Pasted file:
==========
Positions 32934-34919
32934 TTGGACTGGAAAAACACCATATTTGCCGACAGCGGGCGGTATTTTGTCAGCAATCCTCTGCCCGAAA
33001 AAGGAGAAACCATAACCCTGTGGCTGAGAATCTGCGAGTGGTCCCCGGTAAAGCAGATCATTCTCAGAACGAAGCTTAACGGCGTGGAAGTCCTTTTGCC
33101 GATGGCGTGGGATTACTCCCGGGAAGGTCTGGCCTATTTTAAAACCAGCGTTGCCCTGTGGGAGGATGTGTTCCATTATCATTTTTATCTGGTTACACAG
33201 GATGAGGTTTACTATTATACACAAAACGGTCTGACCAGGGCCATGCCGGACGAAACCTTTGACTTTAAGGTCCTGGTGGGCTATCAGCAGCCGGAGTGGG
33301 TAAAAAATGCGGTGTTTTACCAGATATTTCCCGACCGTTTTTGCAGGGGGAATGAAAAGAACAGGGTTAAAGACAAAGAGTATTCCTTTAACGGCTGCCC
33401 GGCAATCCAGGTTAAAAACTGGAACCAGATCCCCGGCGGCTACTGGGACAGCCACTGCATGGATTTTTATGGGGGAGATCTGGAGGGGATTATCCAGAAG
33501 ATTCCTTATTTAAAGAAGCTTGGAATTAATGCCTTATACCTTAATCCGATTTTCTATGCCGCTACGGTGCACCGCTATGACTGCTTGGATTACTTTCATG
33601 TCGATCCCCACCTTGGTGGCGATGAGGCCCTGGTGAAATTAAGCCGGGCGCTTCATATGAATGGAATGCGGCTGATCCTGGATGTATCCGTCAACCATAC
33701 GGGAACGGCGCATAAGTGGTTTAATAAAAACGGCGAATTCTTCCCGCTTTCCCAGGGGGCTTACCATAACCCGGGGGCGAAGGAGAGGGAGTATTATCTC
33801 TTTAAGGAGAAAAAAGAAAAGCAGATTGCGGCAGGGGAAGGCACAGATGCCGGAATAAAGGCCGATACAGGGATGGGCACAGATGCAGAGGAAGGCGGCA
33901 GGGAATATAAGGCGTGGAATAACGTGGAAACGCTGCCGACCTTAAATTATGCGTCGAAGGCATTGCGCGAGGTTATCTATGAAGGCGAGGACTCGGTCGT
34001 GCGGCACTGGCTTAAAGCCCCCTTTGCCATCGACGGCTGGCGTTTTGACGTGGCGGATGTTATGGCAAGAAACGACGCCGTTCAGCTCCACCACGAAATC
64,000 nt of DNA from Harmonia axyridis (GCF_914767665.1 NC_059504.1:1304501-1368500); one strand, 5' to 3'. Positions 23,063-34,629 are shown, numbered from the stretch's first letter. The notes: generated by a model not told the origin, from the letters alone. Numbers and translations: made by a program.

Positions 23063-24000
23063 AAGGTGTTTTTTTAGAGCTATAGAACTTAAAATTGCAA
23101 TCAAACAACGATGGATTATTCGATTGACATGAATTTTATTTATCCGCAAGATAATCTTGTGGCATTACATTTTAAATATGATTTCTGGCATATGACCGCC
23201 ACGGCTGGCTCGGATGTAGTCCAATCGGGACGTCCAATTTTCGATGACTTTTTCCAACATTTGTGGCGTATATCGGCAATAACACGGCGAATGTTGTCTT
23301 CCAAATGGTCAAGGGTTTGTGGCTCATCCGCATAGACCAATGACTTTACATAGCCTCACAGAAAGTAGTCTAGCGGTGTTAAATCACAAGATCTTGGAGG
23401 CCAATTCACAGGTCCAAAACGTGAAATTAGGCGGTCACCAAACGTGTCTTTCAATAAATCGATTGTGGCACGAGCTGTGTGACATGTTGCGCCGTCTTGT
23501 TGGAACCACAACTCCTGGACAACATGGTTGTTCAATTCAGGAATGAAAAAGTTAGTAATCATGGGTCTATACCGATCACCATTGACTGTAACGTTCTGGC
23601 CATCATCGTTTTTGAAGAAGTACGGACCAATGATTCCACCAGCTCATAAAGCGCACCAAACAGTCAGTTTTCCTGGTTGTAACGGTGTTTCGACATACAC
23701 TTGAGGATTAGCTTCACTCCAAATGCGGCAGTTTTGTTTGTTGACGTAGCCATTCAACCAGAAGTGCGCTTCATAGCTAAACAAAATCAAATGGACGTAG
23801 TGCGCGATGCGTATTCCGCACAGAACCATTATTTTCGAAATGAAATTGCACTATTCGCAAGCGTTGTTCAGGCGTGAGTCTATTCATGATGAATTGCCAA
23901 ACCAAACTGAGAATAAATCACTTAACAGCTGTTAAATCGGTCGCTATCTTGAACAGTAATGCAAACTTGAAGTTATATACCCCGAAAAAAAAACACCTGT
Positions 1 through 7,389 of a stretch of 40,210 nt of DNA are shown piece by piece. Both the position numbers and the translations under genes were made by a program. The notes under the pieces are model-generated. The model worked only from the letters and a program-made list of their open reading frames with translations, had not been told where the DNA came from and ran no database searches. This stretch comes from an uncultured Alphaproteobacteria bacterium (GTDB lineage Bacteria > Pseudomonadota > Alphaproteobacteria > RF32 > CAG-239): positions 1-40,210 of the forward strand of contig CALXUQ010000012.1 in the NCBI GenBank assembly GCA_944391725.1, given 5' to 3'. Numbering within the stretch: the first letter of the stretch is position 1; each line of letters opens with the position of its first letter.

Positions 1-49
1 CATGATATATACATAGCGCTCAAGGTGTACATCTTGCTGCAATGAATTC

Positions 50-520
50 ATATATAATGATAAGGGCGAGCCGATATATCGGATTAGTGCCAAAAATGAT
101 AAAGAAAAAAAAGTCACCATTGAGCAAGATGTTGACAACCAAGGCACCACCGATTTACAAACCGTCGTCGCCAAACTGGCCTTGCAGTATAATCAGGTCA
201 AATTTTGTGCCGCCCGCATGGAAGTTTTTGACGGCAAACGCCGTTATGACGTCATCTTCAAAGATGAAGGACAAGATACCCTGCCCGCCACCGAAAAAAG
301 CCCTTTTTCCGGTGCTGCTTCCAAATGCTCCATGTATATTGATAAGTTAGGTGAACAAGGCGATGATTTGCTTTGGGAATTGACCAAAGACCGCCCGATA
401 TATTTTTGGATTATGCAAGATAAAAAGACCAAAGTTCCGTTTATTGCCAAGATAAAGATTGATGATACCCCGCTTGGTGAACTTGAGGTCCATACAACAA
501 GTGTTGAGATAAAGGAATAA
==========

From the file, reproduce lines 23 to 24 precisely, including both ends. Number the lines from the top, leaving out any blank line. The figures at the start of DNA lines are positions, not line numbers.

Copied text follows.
23701 TTGAGGATTAGCTTCACTCCAAATGCGGCAGTTTTGTTTGTTGACGTAGCCATTCAACCAGAAGTGCGCTTCATAGCTAAACAAAATCAAATGGACGTAG
23801 TGCGCGATGCGTATTCCGCACAGAACCATTATTTTCGAAATGAAATTGCACTATTCGCAAGCGTTGTTCAGGCGTGAGTCTATTCATGATGAATTGCCAA